Former North Carolina resident and author Kristyn Kusek Lewis writes about small-town life and a secret scandal in her newest novel, “Half of What You Hear.”
Lewis describes herself as a contemporary fiction author creating character-driven stories.
“All three of my novels have dealt with women asking themselves questions of identity,” she said in a recent phone interview. “For instance, my second book is set in Durham. It’s about a doctor who has done everything according to plan, when her marriage falls apart. She’s asking herself if the life she built for herself is what she wants.”
In “Half of What You Hear,” the town becomes another character. Greyhill is the fictional town based on the area near Charlottesville, Va. There are rolling hills and mountains and dark secrets.
“It’s one of those ‘America’s best small towns to live in,’” Lewis says.
The character of Bess Warner, who was fired her from position as social secretary at the White House, moves with her family to her husband’s hometown. She’s hoping to escape the scandal that ended her career back in D.C. She struggles to regain her footing as she navigates small town gossip and children in their teens.
Lewis, 44, moved to Chapel Hill in her late 20s. She fell in love with North Carolina after sharing a New York apartment with several UNC-Chapel Hill grads. Soon after her arrival to the Triangle, she met her husband, a scientist who worked in Research Triangle Park. The couple lived in Durham and Chapel Hill from 2002 to 2015.
She is also the author of the novels “Save Me,” and “How Lucky You Are.” Her work has appeared in The New York Times, O: The Oprah Magazine, Real Simple, Reader’s Digest, Glamour, Self, Redbook and Cosmopolitan.
Lewis now lives in the Washington, D.C. area with her family. She took a few minutes to answer questions about gossip, fresh starts and secrets.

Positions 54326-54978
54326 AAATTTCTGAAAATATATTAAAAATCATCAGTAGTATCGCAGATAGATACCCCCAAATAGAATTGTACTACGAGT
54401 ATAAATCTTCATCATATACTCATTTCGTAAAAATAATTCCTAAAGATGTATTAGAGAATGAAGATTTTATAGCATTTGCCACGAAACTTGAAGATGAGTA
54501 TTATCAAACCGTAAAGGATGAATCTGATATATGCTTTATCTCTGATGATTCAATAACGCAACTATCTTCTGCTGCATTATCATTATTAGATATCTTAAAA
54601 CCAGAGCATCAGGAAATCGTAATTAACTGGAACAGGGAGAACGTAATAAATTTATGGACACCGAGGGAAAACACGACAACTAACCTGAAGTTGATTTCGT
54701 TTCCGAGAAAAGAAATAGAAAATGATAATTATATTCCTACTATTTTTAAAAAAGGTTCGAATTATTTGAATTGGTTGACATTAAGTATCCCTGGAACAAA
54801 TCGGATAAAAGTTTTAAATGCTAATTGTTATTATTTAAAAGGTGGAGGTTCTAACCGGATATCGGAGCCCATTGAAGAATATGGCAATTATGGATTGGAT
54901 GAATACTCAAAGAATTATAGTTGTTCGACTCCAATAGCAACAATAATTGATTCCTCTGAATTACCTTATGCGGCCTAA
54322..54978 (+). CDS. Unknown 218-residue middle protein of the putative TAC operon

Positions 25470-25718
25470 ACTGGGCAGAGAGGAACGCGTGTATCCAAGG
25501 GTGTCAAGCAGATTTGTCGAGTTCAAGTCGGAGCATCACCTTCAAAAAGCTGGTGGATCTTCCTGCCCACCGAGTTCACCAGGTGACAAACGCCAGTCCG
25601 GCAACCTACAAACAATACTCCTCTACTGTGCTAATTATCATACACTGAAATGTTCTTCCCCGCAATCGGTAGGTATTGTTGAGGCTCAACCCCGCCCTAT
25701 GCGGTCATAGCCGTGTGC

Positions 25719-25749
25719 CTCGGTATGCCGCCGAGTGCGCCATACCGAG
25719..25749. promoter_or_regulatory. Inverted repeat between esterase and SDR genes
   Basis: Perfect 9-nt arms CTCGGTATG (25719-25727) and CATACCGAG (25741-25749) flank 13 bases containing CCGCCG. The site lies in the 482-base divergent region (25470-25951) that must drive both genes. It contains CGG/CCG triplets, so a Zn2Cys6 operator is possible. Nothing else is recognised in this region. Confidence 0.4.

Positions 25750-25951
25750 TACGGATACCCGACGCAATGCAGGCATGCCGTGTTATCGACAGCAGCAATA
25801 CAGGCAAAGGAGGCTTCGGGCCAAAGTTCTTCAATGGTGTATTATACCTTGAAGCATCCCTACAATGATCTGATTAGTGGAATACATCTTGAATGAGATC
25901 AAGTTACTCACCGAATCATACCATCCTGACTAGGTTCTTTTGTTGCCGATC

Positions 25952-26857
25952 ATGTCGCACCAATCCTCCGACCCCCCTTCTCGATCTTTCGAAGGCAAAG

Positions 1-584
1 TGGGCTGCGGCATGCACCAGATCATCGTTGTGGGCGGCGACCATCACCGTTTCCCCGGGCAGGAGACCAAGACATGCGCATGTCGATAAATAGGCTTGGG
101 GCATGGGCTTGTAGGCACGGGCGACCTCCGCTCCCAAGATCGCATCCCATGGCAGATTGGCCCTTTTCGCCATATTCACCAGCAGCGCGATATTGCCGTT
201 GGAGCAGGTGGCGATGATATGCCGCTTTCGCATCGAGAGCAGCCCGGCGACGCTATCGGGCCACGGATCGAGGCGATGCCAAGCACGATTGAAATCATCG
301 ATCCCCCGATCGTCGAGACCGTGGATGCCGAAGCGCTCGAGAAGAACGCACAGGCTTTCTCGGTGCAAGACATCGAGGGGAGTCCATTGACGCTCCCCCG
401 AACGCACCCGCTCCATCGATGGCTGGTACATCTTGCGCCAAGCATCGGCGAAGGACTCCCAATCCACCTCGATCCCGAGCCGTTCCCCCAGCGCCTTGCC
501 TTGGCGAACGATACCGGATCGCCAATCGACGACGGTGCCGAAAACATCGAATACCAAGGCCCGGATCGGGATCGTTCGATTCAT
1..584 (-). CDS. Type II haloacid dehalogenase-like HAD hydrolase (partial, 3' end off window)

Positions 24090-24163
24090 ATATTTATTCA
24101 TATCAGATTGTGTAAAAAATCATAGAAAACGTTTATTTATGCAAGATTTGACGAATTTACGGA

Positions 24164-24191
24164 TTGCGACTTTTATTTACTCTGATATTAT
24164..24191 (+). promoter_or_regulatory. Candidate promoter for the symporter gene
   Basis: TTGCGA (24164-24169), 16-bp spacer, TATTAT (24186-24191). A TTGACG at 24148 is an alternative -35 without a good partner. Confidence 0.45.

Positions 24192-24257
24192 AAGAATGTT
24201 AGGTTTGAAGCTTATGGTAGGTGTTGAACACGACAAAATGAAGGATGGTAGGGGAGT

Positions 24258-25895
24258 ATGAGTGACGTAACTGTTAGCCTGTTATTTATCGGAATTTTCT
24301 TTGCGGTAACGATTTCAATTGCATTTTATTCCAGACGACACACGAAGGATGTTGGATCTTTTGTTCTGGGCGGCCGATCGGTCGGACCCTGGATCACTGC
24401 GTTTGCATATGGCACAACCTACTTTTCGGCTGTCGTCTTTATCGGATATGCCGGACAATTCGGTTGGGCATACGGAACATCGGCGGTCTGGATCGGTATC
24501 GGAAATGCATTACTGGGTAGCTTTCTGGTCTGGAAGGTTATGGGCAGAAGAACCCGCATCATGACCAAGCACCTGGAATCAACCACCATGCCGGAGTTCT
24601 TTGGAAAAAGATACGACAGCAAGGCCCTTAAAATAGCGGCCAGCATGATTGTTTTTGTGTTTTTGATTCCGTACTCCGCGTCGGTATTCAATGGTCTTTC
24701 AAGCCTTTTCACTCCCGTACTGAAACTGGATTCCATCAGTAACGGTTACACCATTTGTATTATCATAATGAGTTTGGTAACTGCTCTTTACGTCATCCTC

Q: Who is Susannah “Cricket” Lane?
A: She is a special sort of outsider, having just returned to town after a decades-long hiatus in New York. She’s the only living descendant of the town’s funder. She left under a cloud of suspicion. She has a real reputation for having seen and done things. She’s a different type of older women. They often get portrayed as the “docile type.”
Q: Can you come home again?
A: People make up their minds about you before you get a chance to show them who you are. If people remember you one way from way back then, it can be hard to change their minds. We change over the course of our lives.
Q: What did you learn about small town gossip from living in the Triangle?
A: We lived in Durham and Chapel Hill for about 13 years and loved every minute of it. I can’t say that I directly experienced “small town gossip” during my time there, but I have certainly been a guest at lunch or dinner in a restaurant when somebody started to tell a story and paused to look around first to make sure there wasn’t anyone within earshot that shouldn’t be overheard! It always amazed me, living there, how while it wasn’t exactly a sense of everyone knowing everyone, there was often a small degree of separation between the various people I knew.
Q: Your character, Bess Warner is looking for a fresh start after her career imploded. Any lessons for those in Washington?
A: What Bess learns after what happens to her with her job is that words matter, no matter how harmless they seem. Lots of people, in Washington and otherwise, could stand to learn that lesson. Working for the White House, optics and how you are seen is so important. I don’t want to spoil what she did to lose her job. You can make a tiny flub and ruin your reputation. How things look is important.
Q: How do you rise above the fray of small town gossip?
A: We’ve all, of course, said things we regret, but I was raised by a Southern woman who always made sure I understood that anything I said had the potential to be repeated, and to keep that in mind during conversation, and now that I’m raising daughters in the era of social media, I tell them the same, and to just always assume that anything they say or write about somebody should be something they would be comfortable seeing on a billboard somewhere.
Q: How does holding on to secrets shape people’s lives?
A: Depending on the secret and what’s involved, secrets can be incredibly damaging. And as is the case with my character Susannah, it can really affect one’s entire sense of themselves and self-worth. That said, I always think it’s important to ask yourself whether it’s worth revealing a secret, and to ask yourself the why behind the reveal, and whether it’s ultimately helpful or your secret to share.
Kristyn Kusek Lewis will talk about “Half of What You Hear,” (Harper Paperbacks, Dec. 31, 2018) at 7 p.m. Jan. 30, at Flyleaf Books, 752 Martin Luther King Jr. Blvd., Chapel Hill.